Chalcocite and enarite (Fig. 2d, e) are the predominant components of the copper ore in Zijinshan, along with minor quantities of bornite (Fig. 2e), chalcopyrite (Fig. 2f) and sporadic occurrences of azurite (Fig. 2e). The copper content in these ores varies between 5.00 and 221.70 g kg−1. Significantly, the co-occurrence of gold within the copper ores is noteworthy, with an average gold content of approximately 1.95 μg kg−1 in chalcopyrite and 2.85 μg kg−1 in enarite. Consequently, the copper minerals play a crucial role in hosting gold in this deposit.


To assess the potential for geogas exploration technology to detect underlying concealed mineral deposits in the Zijinshan HSE Cu–Au deposit, two geogas survey lines were arranged along NE and NW directions, intersecting above the ore body, with an average sample point distance of 25 m, half the distance above the ore body. A total of 75 samples were collected along the NE line, and an additional 46 samples were collected along the NW line (Fig. 1c). Also, 37 background geogas samples were collected far from the deposit as control samples (Fig. 1b).

In this study, we optimized a new and rapid method for the dynamic collection of geogas (Wang et al. 1995), using millipore-filter (MF) membranes (nitrocellulose, d ≤ 0.5 μm) to capture nanoscale particles and polyurethane foam to capture metal in the geogas collection process. The MF membranes were pre-checked to ensure they did not contain any target elements before being used. Polyurethane foam was washed with 10% concentrated aqua regia and ultrapure water (ρ ≥ 18 MΩ cm, 25°C), and then immersed in 5% aqua regia for further cleaning (Ye et al. 2014). Three holes were drilled using a steel chisel to 0.8–1.0 m depth at every sampling point, with the spacing of these holes more than 1 m apart. A spiral sampler was screwed into the holes and connected to a particulate filter, a capture device and an air extractor by silicone tubes with ultra-filter (UF) membranes (nitrocellulose, d ≤ 200 μm) (Fig. 3). Each individual hole undergoes two successive gas extraction cycles, resulting in a cumulative volume of 3 l, with the gas flow rate controlled at 1.5 l min−1. Each geogas sample was collected from these three holes, with a total volume of 9 l of gas. The foams used for blank samples were prepared using the identical washing method employed for the sampling foams. Following preparation, the blank foams were individually stored in sample bags until their transportation to the laboratory.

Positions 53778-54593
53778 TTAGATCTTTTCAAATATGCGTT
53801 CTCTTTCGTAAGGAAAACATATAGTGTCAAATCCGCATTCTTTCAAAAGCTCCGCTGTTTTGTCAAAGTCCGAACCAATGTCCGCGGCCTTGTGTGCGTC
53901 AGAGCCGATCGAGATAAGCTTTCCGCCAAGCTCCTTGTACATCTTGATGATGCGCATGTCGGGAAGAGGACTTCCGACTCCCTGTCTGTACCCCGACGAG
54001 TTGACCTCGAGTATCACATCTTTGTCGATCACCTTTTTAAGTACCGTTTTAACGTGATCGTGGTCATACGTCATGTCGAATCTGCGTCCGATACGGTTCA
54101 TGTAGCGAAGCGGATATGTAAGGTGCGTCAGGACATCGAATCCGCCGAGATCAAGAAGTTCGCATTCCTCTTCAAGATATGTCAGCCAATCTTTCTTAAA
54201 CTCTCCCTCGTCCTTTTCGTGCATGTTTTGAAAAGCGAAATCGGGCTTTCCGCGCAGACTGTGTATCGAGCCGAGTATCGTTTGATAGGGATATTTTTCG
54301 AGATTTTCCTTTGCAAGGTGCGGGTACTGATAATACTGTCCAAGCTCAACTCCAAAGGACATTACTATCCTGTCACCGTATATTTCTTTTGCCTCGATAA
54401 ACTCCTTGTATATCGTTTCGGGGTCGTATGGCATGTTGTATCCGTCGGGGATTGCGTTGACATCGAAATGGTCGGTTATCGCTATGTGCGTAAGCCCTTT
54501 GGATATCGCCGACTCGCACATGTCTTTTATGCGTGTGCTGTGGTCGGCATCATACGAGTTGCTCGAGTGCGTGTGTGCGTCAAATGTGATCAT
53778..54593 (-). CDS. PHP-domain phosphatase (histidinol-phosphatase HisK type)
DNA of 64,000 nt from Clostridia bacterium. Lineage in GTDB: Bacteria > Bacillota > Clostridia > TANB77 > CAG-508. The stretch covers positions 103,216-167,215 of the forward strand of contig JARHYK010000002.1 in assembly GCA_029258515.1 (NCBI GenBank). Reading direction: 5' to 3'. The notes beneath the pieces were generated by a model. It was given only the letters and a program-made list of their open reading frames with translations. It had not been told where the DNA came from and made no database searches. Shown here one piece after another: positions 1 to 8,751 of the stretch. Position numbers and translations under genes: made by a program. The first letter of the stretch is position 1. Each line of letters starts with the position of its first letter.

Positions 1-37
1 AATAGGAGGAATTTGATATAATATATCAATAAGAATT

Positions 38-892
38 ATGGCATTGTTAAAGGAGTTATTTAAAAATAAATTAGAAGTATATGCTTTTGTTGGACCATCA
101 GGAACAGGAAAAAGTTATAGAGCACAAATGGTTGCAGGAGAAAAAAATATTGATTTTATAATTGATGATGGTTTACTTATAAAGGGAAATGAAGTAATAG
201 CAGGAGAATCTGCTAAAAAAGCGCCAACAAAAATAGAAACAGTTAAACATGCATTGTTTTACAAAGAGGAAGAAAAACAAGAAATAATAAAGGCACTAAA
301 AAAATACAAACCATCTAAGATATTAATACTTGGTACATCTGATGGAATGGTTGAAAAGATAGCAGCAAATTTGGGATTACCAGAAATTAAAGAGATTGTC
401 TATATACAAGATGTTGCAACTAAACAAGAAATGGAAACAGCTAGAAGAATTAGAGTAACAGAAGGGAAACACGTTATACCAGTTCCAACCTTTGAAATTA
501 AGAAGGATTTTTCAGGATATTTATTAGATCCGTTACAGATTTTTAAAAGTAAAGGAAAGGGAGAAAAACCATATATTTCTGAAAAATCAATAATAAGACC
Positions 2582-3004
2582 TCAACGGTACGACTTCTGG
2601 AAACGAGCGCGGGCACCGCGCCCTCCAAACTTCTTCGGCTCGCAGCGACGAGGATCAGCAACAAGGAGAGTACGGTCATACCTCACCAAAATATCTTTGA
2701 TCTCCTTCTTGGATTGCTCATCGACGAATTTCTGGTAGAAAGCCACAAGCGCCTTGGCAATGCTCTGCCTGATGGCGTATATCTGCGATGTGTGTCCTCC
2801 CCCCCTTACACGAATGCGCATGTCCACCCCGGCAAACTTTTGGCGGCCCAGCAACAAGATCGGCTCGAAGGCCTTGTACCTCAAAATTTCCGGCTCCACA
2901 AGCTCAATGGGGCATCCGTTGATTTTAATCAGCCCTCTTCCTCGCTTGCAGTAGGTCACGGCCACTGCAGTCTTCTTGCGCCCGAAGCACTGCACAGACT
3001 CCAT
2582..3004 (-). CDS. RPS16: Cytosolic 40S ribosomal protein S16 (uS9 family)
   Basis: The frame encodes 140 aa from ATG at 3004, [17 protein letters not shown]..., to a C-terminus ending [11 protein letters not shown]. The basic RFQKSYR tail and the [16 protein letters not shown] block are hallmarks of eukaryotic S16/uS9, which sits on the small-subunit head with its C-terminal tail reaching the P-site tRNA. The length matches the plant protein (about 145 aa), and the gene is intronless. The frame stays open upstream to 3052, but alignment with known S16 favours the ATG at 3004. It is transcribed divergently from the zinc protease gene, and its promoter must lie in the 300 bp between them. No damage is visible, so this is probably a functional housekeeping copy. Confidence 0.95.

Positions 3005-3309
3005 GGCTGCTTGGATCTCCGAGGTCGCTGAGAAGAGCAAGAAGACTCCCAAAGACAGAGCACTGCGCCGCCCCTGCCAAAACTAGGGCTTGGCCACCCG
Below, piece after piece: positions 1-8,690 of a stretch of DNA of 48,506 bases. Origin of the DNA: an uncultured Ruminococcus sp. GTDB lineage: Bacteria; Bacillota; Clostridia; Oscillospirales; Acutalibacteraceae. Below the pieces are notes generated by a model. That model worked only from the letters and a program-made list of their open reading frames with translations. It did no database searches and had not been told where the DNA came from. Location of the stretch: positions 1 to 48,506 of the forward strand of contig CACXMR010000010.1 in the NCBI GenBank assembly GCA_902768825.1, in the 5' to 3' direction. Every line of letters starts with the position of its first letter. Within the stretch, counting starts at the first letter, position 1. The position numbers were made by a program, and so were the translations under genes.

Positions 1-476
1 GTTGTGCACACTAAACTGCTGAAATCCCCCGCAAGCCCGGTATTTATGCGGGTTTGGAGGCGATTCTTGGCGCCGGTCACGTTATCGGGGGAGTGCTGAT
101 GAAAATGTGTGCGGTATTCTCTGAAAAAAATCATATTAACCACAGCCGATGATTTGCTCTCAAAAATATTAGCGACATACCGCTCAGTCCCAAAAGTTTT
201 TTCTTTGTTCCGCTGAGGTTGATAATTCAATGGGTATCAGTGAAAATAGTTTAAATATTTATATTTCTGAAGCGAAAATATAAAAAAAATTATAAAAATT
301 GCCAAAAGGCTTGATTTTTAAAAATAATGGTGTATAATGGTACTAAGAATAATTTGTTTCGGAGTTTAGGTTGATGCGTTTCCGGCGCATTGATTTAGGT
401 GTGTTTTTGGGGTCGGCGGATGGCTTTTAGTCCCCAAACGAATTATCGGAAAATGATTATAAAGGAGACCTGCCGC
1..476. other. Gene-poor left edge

Transmission electron microscopy analysis

Nanoscale particles captured on the MF membrane were observed and analysed using a Hitachi H9000NAR transmission electron microscope equipped with an X-ray energy dispersive spectroscope (EDS) capable of detecting 88 elements ranging from boron (B) to uranium (U). The instrument had a point resolution, lattice resolution and minimal spot radius of 0.18, 0.1 and 0.8 nm, respectively, with an accelerating voltage of 300 kV and a beam spot diameter of less than 0.2 μm (Wei et al. 2013; Ye et al. 2014; Lu et al. 2017). To determine the composition of the particles, we employed the EDS without reference material in this study, enabling us to obtain their elemental compositions, albeit without precise mass percentages.

Chemical analysis

Trace element concentrations in the polyurethane-foam-captured metal from the geogas samples were measured using high-resolution ICP-MS after being ashed and dissolved in 20% concentrated aqua regia and adjusted to 10 ml with ultrapure water (Ye et al. 2014; Lu et al. 2019). Accuracy evaluation of the foam-capture medium was challenging due to the lack of standard material. To ensure precision control, five laboratory replications were carried out for each batch of 50 samples in this study. The blank foams also underwent the same analysis process as the geogas samples.

Copper isotope ratios

Copper isotope ratios were determined using a Thermo Fisher Scientific Neptune Plus MC-ICP-MS instrument, with NIST 976 Cu serving as the reference standard. The samples were dissolved in Savillex beakers using concentrated double-distilled solutions of HF + HNO3, HCl + HNO3 and HCl. Subsequently, the sample solution was loaded onto AG MP-1M (Bio-Rad) strong anion resin to separate the copper (Maréchal et al. 1999; Larson et al. 2003). Mass bias correction was performed using the sample standard bracketing method. The copper isotope ratios are reported in the standard d-notation per mil relative to NIST 976: